Different Styles, Same Album

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Brian Dorn
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Different Styles, Same Album

Post by Brian Dorn » Wed Apr 03, 2013 4:35 pm

How do you guys/gals feel about different styles of music appearing on the same album? Is it too jarring to the listening experience?
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Post by eeglug » Wed Apr 03, 2013 7:47 pm

My favorite album is the Beatles' White album so I have no problem with mixing up a variety of styles. I'm actually more bothered by albums that doggedly stick to one sound the whole way through.

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Post by ott0bot » Wed Apr 03, 2013 9:04 pm

I think it works sometimes. I like a cohesive album, but there are some fantastically disjointed albums out there.

One of my all time favorites is Marvin Gaye's "Here, My Dear". that is all over the place...but fantastic.

also the first Akron/Family record is pretty sporadic and I like it a ton.

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Post by JGriffin » Wed Apr 03, 2013 10:21 pm

Only time I've really had a problem with it is on the Mike Bloomfield "Super Session" record, where Bloomfield didn't cut enough tracks for a full record and so they brought in Stephen Stills to record some really awful and stylistically unrelated crap to fill it out.
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Post by A.David.MacKinnon » Wed Apr 03, 2013 11:59 pm

Listen to Neil Young's Harvest. It's one of the all time 70's classics despite being totally weird and disjointed and very obviously from 4 or 5 very different sessions. There are small band acoustic songs there, big noisy Crazy Horse style rockers, grand orchestral numbers and a live solo song. Does anyone think of it as anything other than a great record? No.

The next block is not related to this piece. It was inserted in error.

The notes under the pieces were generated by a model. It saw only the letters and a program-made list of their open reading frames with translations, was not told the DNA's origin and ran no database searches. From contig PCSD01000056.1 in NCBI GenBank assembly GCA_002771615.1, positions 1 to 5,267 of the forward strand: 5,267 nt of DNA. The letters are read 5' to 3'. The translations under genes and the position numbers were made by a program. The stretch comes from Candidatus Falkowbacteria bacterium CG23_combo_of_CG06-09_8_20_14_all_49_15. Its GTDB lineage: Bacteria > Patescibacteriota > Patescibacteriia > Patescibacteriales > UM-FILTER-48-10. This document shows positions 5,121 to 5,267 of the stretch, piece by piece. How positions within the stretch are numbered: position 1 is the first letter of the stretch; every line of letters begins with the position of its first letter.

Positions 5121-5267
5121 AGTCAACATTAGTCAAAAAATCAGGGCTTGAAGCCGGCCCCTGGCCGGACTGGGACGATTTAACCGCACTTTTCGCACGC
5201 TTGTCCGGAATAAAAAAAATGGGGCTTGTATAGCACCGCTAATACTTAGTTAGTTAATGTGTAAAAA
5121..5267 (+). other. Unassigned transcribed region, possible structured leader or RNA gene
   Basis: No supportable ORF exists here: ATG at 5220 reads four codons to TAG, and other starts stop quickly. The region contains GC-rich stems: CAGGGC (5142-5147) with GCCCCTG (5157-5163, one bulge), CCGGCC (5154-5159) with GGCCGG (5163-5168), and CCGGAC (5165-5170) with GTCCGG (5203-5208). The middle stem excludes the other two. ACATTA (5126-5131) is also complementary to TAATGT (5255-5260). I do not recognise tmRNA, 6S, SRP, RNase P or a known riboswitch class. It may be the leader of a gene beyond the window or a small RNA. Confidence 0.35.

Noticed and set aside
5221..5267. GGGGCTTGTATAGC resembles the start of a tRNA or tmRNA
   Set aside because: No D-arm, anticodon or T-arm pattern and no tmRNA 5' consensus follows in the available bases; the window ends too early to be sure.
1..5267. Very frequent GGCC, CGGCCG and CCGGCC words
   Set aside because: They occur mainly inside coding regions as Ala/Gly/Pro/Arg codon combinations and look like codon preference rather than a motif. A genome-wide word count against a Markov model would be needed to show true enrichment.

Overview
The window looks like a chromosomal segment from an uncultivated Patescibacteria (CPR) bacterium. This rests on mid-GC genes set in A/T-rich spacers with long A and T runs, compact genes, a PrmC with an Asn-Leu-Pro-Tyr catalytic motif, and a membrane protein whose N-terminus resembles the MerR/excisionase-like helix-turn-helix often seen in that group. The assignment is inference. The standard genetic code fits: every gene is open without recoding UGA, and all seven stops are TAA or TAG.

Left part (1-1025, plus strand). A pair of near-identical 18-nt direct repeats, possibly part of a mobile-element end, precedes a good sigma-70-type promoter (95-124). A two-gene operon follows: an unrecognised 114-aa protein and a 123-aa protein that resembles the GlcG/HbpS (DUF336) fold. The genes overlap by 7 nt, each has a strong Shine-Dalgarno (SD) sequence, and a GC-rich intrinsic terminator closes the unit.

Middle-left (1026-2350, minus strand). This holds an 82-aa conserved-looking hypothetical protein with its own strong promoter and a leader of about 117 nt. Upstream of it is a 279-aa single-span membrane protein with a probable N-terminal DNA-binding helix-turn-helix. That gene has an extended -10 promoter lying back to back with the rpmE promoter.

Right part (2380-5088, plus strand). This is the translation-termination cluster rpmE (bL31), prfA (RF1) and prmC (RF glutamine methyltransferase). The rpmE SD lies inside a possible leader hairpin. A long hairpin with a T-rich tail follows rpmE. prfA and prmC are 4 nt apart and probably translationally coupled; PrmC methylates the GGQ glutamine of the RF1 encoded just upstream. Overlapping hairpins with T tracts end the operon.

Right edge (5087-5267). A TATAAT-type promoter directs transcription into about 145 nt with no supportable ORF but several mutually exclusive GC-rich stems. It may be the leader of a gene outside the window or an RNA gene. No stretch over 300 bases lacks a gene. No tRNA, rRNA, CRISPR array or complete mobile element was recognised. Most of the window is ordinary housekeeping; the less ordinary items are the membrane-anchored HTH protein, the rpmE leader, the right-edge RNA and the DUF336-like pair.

Focus on writing great songs (or fostering great songs if you are the producer and not the artist). That's all that matters. In the end bands and artists sound like themselves regardless of what style they're playing.

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Post by GlowSounds » Thu Apr 04, 2013 6:22 am

I'm all for it. But in my experience those in marketing and promotion sometimes are not. Can make their job harder... which is often to be able to easily categorize and label a product.

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Post by vvv » Thu Apr 04, 2013 6:29 am

Hear Gary Clarke, Jr.'s Black & Blue yet? It's like AM radio on crack if it was a viable music source today, inna good way.
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Post by ubertar » Thu Apr 04, 2013 6:36 am

Depends on what you mean by "styles of music", I guess. That could be interpreted more narrowly or broadly. If we're talking about rock albums, I think bands used to be a lot more versatile and offer more variety within a record in general-- that was normal in the 60s and 70s, where now, at least from what I've heard, which is admittedly limited, it seems that most bands make all their stuff sound essentially the same, even from record to record, let alone within the same one. But even the more varied stuff from the 60s or 70s would still fall into the same style of music, as far as I'm concerned.

If a record jumped around from free jazz to death metal to Balinese gamelan, that could be jarring, but if done well could be really interesting. But I'm not sure if that's what you're asking. Most people in this thread are interpreting "styles of music" as more subtle differences.
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Post by ott0bot » Thu Apr 04, 2013 7:39 am

ubertar wrote: If a record jumped around from free jazz to death metal to Balinese gamelan, that could be jarring, but if done well could be really interesting.
Secret Cheifs III?

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Post by ubertar » Thu Apr 04, 2013 7:45 am

ott0bot wrote:
ubertar wrote: If a record jumped around from free jazz to death metal to Balinese gamelan, that could be jarring, but if done well could be really interesting.
Secret Cheifs III?
Interesting... I'll have to check this stuff out, along with associated bands:
https://en.wikipedia.org/wiki/Secret_Chiefs_3